Post-Traumatic Stress Disorder Symptoms
Symptoms of Post-Traumatic Stress Disorder
Emotional reactions following a traumatic event
Physical injuries, which may be sustained as a result of a road traffic accident, major critical incident (such as a train or roller coaster disaster), accident at work, military engagement or experience, dog bite, or other traumatic event, are generally recognisable and understood. However, people may also develop what is known as ‘post-traumatic psychological reactions’ which can be distressing, for both the individual concerned and their close family.
It is very important to seek medical advice and attention if you suspect you may be suffering from a post-traumatic reaction as unresolved symptoms, as described below, may impede recovery and the return to normal day-to-day living.
What is Post-Traumatic Stress Disorder?
Post-Traumatic stress disorder (PTSD) is the chronic, psychological form of post-traumatic stress. Recent research findings suggest that physical injury may increase the risk for the development of PTSD.
Whilst physical injuries are more recognisable, post-traumatic reactions may not be clearly understood by the individual affected or by their family and friends.
Most people will experience post-traumatic reactions after a serious accident, although many individuals will begin to recover within two to three months of the event. However, this still leaves a significant number of people for whom the change in circumstances and the ‘reliving’ of the event can be debilitating and distressing. Many people find this aspect of the experience harder to manage, at times, than the physical injuries sustained. Some people are reluctant to talk about their trauma related symptoms, even to their close family and friends.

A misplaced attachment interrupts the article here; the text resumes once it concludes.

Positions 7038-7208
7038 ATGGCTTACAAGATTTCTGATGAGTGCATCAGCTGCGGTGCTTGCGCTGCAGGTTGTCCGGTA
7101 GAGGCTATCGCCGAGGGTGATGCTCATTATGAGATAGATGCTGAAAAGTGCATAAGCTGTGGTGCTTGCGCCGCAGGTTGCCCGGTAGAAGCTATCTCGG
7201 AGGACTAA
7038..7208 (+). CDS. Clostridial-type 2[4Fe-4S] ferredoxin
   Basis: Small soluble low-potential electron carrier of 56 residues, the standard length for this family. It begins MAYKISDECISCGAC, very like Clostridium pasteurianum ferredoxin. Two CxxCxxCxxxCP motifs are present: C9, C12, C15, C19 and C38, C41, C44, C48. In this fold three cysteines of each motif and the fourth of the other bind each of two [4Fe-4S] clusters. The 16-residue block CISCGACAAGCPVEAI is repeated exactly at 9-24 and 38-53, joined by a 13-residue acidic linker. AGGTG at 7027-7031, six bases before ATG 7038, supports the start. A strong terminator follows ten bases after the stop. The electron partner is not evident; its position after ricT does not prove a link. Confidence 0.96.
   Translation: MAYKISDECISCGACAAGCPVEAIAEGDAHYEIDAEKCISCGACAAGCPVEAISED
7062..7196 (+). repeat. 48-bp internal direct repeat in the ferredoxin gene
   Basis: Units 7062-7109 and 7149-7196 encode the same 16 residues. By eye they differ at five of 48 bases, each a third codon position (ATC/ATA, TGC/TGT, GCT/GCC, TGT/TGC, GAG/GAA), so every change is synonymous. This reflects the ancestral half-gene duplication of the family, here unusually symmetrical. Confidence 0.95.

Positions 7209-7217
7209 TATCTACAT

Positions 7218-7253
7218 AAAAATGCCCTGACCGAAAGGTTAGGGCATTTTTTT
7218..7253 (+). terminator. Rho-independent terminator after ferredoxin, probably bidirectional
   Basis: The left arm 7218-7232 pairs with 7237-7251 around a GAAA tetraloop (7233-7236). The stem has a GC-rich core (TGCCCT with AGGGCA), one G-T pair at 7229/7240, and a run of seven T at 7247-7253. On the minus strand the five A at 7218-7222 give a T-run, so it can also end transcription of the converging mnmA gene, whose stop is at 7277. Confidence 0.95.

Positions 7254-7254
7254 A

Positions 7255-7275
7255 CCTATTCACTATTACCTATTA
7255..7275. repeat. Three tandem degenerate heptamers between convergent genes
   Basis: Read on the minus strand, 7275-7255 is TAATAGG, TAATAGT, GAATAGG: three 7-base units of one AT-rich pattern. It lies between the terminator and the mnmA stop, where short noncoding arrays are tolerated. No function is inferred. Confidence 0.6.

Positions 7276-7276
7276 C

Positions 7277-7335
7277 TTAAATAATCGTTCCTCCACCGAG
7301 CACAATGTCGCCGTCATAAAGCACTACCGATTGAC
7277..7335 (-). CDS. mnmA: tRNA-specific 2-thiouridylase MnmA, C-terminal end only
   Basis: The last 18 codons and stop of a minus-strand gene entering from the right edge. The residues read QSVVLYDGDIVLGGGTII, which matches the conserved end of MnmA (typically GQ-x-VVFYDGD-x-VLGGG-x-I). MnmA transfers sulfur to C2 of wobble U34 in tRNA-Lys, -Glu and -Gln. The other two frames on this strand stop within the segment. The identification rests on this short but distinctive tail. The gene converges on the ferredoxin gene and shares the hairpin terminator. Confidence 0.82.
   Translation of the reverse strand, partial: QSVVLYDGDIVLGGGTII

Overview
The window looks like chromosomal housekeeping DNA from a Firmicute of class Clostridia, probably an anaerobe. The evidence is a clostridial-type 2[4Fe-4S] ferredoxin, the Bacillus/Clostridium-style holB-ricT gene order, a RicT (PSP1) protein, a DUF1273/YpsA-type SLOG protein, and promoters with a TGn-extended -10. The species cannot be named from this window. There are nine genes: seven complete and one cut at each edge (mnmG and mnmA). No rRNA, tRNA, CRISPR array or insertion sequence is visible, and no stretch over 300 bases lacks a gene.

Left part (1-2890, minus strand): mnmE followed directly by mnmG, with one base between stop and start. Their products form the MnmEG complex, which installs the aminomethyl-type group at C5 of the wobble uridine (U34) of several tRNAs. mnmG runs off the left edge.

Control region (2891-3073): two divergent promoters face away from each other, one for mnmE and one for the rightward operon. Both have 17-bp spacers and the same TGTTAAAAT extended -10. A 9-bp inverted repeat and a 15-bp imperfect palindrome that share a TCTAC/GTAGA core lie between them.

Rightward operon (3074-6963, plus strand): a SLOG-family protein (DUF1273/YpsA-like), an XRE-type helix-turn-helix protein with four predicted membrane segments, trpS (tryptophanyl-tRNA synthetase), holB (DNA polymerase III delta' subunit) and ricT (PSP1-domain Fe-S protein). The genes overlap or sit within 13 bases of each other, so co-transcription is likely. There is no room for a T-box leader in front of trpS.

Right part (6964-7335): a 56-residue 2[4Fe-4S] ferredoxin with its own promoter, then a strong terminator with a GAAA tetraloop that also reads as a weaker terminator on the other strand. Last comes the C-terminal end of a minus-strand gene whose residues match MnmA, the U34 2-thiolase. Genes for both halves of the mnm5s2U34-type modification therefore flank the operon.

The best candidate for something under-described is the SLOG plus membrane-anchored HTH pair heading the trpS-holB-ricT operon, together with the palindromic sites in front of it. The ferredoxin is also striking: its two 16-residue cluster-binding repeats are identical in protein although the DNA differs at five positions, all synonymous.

You do not have to have been directly involved in an accident to develop post-traumatic stress. It may be that you have witnessed what you perceive to be a life threatening event, leaving you feeling disturbed and a little confused by the symptoms you are experiencing.
Importantly, post-traumatic symptoms can differ with each individual and the onset of the symptoms can also be variable. For some people, the symptoms occur immediately and for others it may be weeks, months, or longer – which is known as ‘delayed onset’.
Unresolved PTSD symptoms can increase the risk for developing depression, addiction to alcohol or drugs and a break-down in relationships in later life.
Post-traumatic Symptoms – 4 main groups:
Re-experiencing – which simply means that you experience involuntary recall of images, sounds, ‘feelings’ or even smells, associated with the event. This may be in the form of nightmares or what is often referred to as ‘flashbacks’ – replays of the memories, in your mind and these can occur at any time of the day or night.